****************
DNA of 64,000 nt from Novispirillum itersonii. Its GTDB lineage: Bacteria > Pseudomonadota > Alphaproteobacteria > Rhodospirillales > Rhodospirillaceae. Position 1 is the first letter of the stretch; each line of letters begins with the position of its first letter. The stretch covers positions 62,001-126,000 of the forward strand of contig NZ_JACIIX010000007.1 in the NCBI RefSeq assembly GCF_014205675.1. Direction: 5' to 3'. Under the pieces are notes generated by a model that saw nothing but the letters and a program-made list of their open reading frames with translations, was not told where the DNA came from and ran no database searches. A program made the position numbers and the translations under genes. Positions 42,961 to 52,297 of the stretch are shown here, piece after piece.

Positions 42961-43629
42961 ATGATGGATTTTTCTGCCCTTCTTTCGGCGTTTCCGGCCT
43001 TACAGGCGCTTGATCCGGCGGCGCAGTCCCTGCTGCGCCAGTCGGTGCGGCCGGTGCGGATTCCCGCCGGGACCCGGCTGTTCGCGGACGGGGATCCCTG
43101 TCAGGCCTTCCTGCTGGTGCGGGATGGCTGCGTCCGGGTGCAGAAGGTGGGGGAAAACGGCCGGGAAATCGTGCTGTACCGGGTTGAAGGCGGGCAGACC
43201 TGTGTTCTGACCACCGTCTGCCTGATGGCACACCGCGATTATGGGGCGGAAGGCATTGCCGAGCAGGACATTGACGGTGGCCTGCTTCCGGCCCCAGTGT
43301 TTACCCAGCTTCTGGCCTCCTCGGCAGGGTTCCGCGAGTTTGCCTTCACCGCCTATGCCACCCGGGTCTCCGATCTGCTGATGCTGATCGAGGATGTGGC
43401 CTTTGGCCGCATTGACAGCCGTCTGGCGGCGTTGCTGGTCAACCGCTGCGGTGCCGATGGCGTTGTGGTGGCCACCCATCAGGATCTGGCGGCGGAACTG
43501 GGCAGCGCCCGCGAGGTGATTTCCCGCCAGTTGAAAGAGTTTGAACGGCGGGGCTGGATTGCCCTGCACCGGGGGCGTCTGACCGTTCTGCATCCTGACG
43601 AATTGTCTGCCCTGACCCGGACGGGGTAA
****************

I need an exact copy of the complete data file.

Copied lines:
DNA of 64,000 nt from Novispirillum itersonii. Its GTDB lineage: Bacteria > Pseudomonadota > Alphaproteobacteria > Rhodospirillales > Rhodospirillaceae. Position 1 is the first letter of the stretch; each line of letters begins with the position of its first letter. The stretch covers positions 62,001-126,000 of the forward strand of contig NZ_JACIIX010000007.1 in the NCBI RefSeq assembly GCF_014205675.1. Direction: 5' to 3'. Under the pieces are notes generated by a model that saw nothing but the letters and a program-made list of their open reading frames with translations, was not told where the DNA came from and ran no database searches. A program made the position numbers and the translations under genes. Positions 42,961 to 52,297 of the stretch are shown here, piece after piece.

Positions 42961-43629
42961 ATGATGGATTTTTCTGCCCTTCTTTCGGCGTTTCCGGCCT
43001 TACAGGCGCTTGATCCGGCGGCGCAGTCCCTGCTGCGCCAGTCGGTGCGGCCGGTGCGGATTCCCGCCGGGACCCGGCTGTTCGCGGACGGGGATCCCTG
43101 TCAGGCCTTCCTGCTGGTGCGGGATGGCTGCGTCCGGGTGCAGAAGGTGGGGGAAAACGGCCGGGAAATCGTGCTGTACCGGGTTGAAGGCGGGCAGACC
43201 TGTGTTCTGACCACCGTCTGCCTGATGGCACACCGCGATTATGGGGCGGAAGGCATTGCCGAGCAGGACATTGACGGTGGCCTGCTTCCGGCCCCAGTGT
43301 TTACCCAGCTTCTGGCCTCCTCGGCAGGGTTCCGCGAGTTTGCCTTCACCGCCTATGCCACCCGGGTCTCCGATCTGCTGATGCTGATCGAGGATGTGGC
43401 CTTTGGCCGCATTGACAGCCGTCTGGCGGCGTTGCTGGTCAACCGCTGCGGTGCCGATGGCGTTGTGGTGGCCACCCATCAGGATCTGGCGGCGGAACTG
43501 GGCAGCGCCCGCGAGGTGATTTCCCGCCAGTTGAAAGAGTTTGAACGGCGGGGCTGGATTGCCCTGCACCGGGGGCGTCTGACCGTTCTGCATCCTGACG
43601 AATTGTCTGCCCTGACCCGGACGGGGTAA